On World Day against Trafficking in Persons, IOM calls for renewed commitment against exploitation and trafficking
GENEVA, JULY 30, 2015 – Citing a new study, “Addressing Human Trafficking and Exploitation in Times of Crisis,” International Organization for Migration Director General William Lacy Swing called the exploitation and trafficking of victims, a growing phenomenon in a world awash in conflict and natural disasters.
“Trafficking in persons not only flourishes during a disaster, it is a direct result of disasters, every bit as much as the infrastructural damages, the loss of life or the food shortages which garner far more attention,” said Ambassador Swing.
He added: “In all three categories of disaster – conflict zones, natural calamities, or man-made disasters – we found that the lack of normalcy allowed traffickers to exploit existing or crisis-induced vulnerabilities. In conflict, the lack of rule of law creates a condition of impunity, where people are trafficked to finance war, to provide sexual services, and to reinforce enslavement of ethnic minorities.”
Ambassador Swing cited a growing trafficking crisis in Libya and countries across the Middle East, where migrant workers are facing increasingly hostile and abusive working conditions. He warned that the on-going conflict in Syria has forced many families and individuals to adopt harmful coping mechanisms such as forced early marriages and child labour, often resulting in exploitation and trafficking. “Addressing Human Trafficking and Exploitation in Times of Crisis” looked at the armed conflicts in Libya, Iraq, Syria and across West Africa, at the earthquakes in the Indian Ocean region, Haiti and Nepal, Typhoon Haiyan in the Philippines, and the protracted unrest in Eastern Africa leading to migration through North Africa and onwards to Europe. Out of millions of men, women and children trafficked each year, only approximately 45,000 victims are identified.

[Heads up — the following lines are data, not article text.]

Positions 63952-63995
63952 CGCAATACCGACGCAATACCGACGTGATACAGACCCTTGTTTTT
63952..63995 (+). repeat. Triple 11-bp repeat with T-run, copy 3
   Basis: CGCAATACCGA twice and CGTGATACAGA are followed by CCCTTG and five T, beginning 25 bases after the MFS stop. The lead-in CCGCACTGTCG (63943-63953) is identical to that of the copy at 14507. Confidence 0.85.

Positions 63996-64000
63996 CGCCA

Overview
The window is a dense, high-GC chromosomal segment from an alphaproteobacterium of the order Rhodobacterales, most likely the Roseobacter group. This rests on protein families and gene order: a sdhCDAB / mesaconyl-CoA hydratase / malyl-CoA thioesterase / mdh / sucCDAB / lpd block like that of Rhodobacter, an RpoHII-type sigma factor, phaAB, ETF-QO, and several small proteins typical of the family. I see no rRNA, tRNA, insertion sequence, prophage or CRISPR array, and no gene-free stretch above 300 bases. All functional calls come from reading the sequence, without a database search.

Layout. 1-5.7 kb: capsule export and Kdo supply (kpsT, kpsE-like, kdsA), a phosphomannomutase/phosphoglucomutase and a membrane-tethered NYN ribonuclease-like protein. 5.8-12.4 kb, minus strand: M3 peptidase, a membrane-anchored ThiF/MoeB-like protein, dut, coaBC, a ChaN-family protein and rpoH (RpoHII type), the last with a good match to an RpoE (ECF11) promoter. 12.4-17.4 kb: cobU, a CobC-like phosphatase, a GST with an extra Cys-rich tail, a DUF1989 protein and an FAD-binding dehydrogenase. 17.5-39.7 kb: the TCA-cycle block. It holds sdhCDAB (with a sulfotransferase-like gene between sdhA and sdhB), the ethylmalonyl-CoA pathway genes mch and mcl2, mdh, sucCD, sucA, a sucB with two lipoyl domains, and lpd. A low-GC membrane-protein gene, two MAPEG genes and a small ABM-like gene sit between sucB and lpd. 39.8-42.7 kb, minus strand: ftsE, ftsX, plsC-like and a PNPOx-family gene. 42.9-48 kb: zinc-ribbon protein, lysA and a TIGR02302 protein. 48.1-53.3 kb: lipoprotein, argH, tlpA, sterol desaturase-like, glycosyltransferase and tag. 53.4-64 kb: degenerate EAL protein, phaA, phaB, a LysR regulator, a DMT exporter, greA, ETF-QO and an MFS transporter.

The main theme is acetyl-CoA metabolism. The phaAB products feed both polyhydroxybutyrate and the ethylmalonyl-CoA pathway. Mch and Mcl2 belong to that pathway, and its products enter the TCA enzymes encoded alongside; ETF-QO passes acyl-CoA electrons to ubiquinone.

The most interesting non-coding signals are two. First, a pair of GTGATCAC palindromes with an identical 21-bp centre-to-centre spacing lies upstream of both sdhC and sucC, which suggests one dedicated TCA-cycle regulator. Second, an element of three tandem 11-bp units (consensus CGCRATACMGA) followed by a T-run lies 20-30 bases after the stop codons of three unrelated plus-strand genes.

IOM assists one in seven of those cases, helping victims return to normal lives often after years of appalling abuse and cruelty. In one recent case, IOM helped free 600 men from fishing trawlers in the seas off Indonesia. Some had not been on dry land for years; one of the victims had been separated from his family, without any contact, for 22 years.
“People like this need understanding and help, often long-term, in times of stability as much as in times of crisis,” Ambassador Swing said. He concluded: “The chaos that results from massive natural disasters such as those seen in Nepal, the Philippines, Haiti and the Tsunami-affected countries in the Indian Ocean region can provide a perfect laboratory for trafficking activities where criminals experiment with new ways of exploiting vulnerable people. Meanwhile irregular migrants on the dangerous and remote migratory corridors of northern Africa can quickly be found by traffickers and duped into slavery.”
To access the study, “Addressing Human Trafficking and Exploitation in Times of Crisis,” please download here: